I heard this as a child countless times during the final weeks of the year. School break began in cheers and goodbye hugs, evenings went from cold to colder and Christmas Eve was suddenly upon us. I heard my parents and my friends’ parents commiserating with each another as they frantically shopped at the grocery store and the mall. How could this be? I remember being incredibly confused by the lackluster sentiment. How could something so amazing–Christmas tree, lights, presents, cookies!!–possible sneak up on adult people…given this holiday occurred at the same time, on the same day, each year?
For me, Christmas was always about tradition and anxious anticipation. I salivated over the press cookies (dough that was never quite the right temperature) and waited until we unpacked the decorations so I could spin around the living room with the little nutcracker, imagining I was Clara, just minutes before the Rat King appeared. I balanced my time between wishing for a white Christmas and adding last minute items to my present list. My dad and I had a yearly date to trek out into the snow until we found the perfect tree or our toes froze, whichever came first. I distinctly remember one evening in December when the newspaper published a free pamphlet full of music and lyrics for holiday cheer-spreading carolers. I sang every one from my spot at the kitchen table while my mom prepared candied orange rinds in thin, brightly colored stripes of sticky heaven.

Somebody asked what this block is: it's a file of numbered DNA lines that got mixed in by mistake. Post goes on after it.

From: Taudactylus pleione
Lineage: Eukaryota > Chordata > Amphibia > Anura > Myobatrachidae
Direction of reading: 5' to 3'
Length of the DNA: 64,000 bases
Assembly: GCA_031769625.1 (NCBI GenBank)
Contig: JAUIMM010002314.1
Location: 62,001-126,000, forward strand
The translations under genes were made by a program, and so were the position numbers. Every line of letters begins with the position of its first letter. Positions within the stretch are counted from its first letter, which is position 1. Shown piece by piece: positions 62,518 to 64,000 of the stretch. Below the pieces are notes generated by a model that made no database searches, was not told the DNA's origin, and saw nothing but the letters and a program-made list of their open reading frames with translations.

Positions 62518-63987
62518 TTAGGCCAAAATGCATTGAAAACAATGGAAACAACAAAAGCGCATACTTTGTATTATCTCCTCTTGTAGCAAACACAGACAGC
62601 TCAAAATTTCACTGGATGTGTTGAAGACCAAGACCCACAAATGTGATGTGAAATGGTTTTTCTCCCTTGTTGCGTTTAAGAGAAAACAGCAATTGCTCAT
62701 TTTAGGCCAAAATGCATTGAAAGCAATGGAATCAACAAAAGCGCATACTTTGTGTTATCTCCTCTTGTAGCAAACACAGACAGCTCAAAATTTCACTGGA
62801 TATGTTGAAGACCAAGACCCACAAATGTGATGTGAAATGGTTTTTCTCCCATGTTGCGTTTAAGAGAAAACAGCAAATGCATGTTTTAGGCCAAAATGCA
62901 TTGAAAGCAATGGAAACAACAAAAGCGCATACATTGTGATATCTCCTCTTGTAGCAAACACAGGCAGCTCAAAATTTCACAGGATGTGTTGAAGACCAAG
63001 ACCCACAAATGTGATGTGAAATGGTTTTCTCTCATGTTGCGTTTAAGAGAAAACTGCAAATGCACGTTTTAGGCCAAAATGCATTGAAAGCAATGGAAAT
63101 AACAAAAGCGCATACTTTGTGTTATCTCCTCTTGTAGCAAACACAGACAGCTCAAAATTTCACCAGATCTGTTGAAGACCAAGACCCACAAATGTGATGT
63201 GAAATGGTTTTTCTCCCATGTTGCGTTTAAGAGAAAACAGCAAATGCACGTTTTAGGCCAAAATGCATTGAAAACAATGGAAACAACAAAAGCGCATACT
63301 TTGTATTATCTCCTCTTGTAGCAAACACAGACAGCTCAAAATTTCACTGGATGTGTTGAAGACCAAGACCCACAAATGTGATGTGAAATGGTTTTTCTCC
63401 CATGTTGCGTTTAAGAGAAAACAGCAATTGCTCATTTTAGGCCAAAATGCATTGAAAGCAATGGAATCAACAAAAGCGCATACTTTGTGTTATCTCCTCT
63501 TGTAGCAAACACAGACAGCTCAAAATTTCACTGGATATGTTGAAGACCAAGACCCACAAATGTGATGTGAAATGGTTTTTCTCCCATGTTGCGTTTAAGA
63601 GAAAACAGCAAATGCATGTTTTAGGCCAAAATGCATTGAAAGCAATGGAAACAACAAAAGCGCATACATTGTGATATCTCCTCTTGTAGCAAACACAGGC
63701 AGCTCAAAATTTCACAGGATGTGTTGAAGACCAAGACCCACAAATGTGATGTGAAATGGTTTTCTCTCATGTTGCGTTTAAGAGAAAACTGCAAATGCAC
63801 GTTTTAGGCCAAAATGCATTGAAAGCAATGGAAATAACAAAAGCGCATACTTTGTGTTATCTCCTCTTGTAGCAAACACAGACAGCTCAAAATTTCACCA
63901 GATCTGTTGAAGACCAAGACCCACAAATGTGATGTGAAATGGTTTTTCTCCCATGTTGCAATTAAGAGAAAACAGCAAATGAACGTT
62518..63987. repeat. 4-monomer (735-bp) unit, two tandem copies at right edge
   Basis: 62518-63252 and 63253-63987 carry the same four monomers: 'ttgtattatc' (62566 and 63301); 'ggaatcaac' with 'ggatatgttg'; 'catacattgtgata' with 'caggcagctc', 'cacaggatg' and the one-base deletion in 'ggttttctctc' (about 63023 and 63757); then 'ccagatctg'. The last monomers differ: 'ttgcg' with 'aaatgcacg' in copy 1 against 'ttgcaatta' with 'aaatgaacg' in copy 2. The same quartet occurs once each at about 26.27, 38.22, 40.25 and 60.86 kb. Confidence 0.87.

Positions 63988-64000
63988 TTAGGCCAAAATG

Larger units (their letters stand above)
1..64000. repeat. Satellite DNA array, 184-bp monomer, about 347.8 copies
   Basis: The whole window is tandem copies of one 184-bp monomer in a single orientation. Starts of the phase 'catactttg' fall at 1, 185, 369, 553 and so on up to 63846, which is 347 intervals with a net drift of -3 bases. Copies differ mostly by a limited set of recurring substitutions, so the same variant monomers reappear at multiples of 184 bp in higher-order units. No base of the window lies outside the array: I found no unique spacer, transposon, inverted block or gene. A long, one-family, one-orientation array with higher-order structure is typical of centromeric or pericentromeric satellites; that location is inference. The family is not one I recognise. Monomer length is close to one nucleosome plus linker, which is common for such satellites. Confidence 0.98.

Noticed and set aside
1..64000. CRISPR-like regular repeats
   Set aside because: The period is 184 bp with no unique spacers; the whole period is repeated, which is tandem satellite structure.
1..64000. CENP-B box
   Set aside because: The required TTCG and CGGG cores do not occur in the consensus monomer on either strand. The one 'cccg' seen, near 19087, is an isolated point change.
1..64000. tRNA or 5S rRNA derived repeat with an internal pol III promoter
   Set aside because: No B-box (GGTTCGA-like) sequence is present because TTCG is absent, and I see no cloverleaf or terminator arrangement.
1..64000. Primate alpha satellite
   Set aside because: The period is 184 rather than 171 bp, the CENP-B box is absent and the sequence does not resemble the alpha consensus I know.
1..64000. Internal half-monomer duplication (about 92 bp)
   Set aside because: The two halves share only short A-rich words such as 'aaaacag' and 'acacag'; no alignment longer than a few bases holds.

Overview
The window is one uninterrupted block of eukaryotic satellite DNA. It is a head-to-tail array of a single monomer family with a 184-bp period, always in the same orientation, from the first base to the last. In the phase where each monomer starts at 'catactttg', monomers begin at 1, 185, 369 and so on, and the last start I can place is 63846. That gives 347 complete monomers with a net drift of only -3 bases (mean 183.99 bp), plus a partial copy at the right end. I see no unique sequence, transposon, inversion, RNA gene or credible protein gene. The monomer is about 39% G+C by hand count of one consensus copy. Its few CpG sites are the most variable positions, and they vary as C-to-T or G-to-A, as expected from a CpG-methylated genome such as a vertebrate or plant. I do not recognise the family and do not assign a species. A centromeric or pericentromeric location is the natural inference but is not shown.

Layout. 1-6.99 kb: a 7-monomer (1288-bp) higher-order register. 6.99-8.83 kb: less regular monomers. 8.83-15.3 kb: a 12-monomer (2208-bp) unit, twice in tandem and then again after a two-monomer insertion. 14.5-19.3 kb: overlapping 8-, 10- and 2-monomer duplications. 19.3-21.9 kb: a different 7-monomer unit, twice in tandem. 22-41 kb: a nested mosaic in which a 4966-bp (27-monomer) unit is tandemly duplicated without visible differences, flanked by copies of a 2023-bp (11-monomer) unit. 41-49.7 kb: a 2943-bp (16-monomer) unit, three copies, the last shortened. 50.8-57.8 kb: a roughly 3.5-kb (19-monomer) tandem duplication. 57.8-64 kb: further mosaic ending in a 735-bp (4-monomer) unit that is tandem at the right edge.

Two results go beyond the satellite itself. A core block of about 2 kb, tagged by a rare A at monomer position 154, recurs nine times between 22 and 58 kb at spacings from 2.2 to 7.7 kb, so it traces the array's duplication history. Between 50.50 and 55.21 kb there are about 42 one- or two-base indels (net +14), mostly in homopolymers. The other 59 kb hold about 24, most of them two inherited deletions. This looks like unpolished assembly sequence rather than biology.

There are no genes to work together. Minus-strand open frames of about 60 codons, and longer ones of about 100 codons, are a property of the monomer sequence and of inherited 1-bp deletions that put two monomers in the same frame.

Those Christmases, before I had money to buy presents or fully understood that Santa wasn’t real, still live somewhere within me. I can still close my eyes and transport myself back to a stomach full of hot chocolate, listen to Mom read holiday books on the couch and smell the freshly cut tree. But now, I finally understand the phrase that I found so perplexing as a child:
“Christmas snuck up on me this year.”
I have regrettably become the girl who both started and finished Christmas shopping on December 21st in a rushed bag-flying whirlwind, weaving between 14th and 23rd Street amongst other New York procrastinators. And let me tell you, I was not alone. Jobs. Responsibilities and daily dinner preparation. Junk mail, attempted dusting and laundry. Any and all of these things now fill the space I had a child, space I used to fill by pestering my mom to bake just ONE more type of cookie or asking my dad what he bought me for Christmas as he tried to watch the football game. I’ve made the switch from counting down the minutes to wishing the calendar pages could turn just a little bit slower.
So tonight, I decided (before packing for home) that I needed to bake banana bread, blast some holiday tunes and remember why I love this season so much. I don’t want to be the grownup who worries more about the gifts still unwrapped and the holiday cookie calories already consumed than the time they spent in the warm company of family and friends. I think the winter season, regardless of the specific holiday, should be as much about giving thanks as giving presents or who gets to light the figgy pudding on fire.